caseywilliams / cpp-pcp-client

Client libraries for the PCP protocol

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cpp-pcp-client

cpp-pcp-client is a C++ client library for the PCP protocol. It includes a collection of abstractions which can be used to initiate connections to a PCP broker, wrapping the PCP message format and performing schema validation for message bodies.

cpp-pcp-client implements PCP by layering it upon WebSocket; it uses WebSocket++ for that.

A tutorial on how to create a PCP agent / controller pair with cpp-pcp-client is here.

Dependencies

  • a C++11 compiler (clang/gcc 4.7)
  • CMake (3.2 or newer)
  • Boost (1.54 or newer)
  • OpenSSL
  • leatherman, installed as a standalone library (0.5.1 or newer)

Initial Setup

Setup on Fedora 23

The following will install all required tools and libraries:

yum install boost-devel openssl-devel gcc-c++ make wget tar cmake

Setup on Mac OSX El Capitan (homebrew)

This assumes Clang is installed and the system OpenSSL libraries will be used.

The following will install all required libraries:

brew install cmake boost

Setup on Ubuntu 15.10 (Trusty)

The following will install most required tools and libraries:

apt-get install build-essential libboost-all-dev libssl-dev wget tar cmake

Setup on Windows

MinGW-w64 is used for full C++11 support, and Chocolatey can be used to install. You should have at least 2GB of memory for compilation.

  • install CMake & 7zip

      choco install cmake 7zip.commandline
    
  • install MinGW-w64

      choco install mingw --params "/threads:win32"
    

For the remaining tasks, build commands can be executed in the shell from

Start > MinGW-w64 project > Run Terminal
  • select an install location for dependencies, such as C:\tools or cmake\release\ext; we'll refer to it as $install

  • build Boost

      .\bootstrap mingw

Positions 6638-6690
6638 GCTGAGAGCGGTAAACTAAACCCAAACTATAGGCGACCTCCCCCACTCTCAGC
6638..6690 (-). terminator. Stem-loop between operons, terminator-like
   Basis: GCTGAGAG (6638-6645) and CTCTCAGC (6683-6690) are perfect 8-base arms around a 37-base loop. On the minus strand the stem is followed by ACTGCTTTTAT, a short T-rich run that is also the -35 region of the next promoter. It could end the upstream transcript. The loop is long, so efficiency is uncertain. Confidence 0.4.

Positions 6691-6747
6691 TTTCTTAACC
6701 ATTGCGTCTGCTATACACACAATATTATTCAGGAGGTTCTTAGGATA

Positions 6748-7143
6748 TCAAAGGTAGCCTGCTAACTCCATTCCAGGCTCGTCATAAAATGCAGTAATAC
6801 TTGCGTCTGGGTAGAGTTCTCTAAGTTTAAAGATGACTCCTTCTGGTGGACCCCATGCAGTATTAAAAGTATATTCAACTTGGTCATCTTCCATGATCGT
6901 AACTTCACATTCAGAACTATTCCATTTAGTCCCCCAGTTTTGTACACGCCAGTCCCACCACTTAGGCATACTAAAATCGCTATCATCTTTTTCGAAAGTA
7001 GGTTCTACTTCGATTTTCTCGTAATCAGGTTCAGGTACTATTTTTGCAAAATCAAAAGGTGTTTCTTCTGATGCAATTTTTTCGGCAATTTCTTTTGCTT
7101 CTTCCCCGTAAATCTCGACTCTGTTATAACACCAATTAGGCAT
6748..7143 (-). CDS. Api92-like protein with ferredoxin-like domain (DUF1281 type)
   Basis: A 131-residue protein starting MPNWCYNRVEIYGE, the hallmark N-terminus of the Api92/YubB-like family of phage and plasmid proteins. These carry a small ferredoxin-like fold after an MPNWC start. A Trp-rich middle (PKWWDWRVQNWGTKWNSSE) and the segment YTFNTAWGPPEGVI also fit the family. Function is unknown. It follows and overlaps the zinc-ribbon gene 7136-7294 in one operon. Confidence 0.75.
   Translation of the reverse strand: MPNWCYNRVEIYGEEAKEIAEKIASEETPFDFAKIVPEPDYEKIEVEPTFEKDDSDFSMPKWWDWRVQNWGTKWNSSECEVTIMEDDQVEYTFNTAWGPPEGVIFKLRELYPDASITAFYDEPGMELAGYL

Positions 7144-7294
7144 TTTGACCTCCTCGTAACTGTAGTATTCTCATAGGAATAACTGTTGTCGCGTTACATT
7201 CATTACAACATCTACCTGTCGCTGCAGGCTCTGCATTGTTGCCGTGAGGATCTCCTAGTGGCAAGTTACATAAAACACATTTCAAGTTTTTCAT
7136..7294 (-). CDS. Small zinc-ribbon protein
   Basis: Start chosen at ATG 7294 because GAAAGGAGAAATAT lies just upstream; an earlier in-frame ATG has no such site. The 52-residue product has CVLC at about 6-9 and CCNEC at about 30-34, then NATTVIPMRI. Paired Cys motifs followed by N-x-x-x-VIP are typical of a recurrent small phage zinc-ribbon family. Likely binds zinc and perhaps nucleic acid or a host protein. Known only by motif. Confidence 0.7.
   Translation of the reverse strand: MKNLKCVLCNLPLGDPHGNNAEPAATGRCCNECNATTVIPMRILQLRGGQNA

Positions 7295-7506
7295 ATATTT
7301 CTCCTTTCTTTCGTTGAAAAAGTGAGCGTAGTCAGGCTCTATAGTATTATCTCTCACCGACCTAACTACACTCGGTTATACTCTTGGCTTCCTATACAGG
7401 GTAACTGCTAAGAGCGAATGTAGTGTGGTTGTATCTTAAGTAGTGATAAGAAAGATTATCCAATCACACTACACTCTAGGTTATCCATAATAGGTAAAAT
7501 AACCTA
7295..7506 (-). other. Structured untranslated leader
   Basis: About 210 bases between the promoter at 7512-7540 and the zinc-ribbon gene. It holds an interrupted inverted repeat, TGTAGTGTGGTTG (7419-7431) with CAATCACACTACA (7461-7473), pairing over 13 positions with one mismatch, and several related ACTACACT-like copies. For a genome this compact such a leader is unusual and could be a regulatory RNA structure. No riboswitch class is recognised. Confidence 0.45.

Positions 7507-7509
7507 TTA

.\b2 toolset=gcc --build-type=minimal install --prefix=$install --with-program_options --with-system --with-filesystem --with-date_time --with-thread --with-regex --with-log --with-locale --with-chrono boost.locale.iconv=off
    

In Powershell:

choco install cmake 7zip.commandline -y
choco install mingw --params "/threads:win32" -y
$env:PATH = "C:\tools\mingw64\bin;$env:PATH"
$install = "C:\tools"

(New-Object Net.WebClient).DownloadFile("https://downloads.sourceforge.net/boost/boost_1_54_0.7z", "$pwd/boost_1_54_0.7z")
7za x boost_1_54_0.7z
pushd boost_1_54_0
.\bootstrap mingw
.\b2 toolset=gcc --build-type=minimal install --prefix=$install --with-program_options --with-system --with-filesystem --with-date_time --with-thread --with-regex --with-log --with-locale --with-chrono boost.locale.iconv=off
popd

Build and install

  • build & install leatherman

  • build and install cpp-pcp-client

    Thanks to the CMake, the project can be built out-of-source tree, which allows for multiple independent builds.

    example release build:

    mkdir release
    cd release
    cmake ..
    make
    sudo make install
    

    example debug/test build:

    mkdir debug
    cd debug
    cmake -DCMAKE_BUILD_TYPE=Debug ..
    make
    sudo make install
    

Usage

Table of Contents
###Important Data Structures

Before we start to look at creating connections and sending/receiving messages, it is important to look at some of the data structures used by cpp-pcp-client.

leatherman::json_container::JsonContainer

The JsonContainer class is used frequently by the cpp-pcp-client library as a simplified abstraction around complex JSON c++ libraries.

ParsedChunks

The Parsed_Chunks struct is a simplification of a parsed PCP message. It allows for direct access of a message's Envelope, Data and Debug chunks as JsonContainer or string objects.

The ParsedChunks struct is defined as:

    struct ParsedChunks {
        // Envelope
        JsonContainer envelope;

        // Data
        bool got_data;
        ContentType data_type;
        JsonContainer data;
        std::string binary_data;

        // Debug
        std::vector<JsonContainer> debug;
    }
###Creating Connections

The first step to interacting with a PCP broker is creating a connection. To achieve this we must first create an instance of the Connector object.

The constructor of the Connector class is defined as:

    Connector(std::string broker_ws_uri,
              std::string client_type,
              std::string ca_crt_path,
              std::string client_crt_path,
              std::string client_key_path,
              long ws_connection_timeout_ms = 5000,
              uint32_t association_timeout_s = 15,
              uint32_t association_request_ttl_s = 10,
              uint32_t pong_timeouts_before_retry = 3,
              long ws_pong_timeout_ms = 30000);

The parameters are described as:

This means that you can instantiate a Connector object as follows: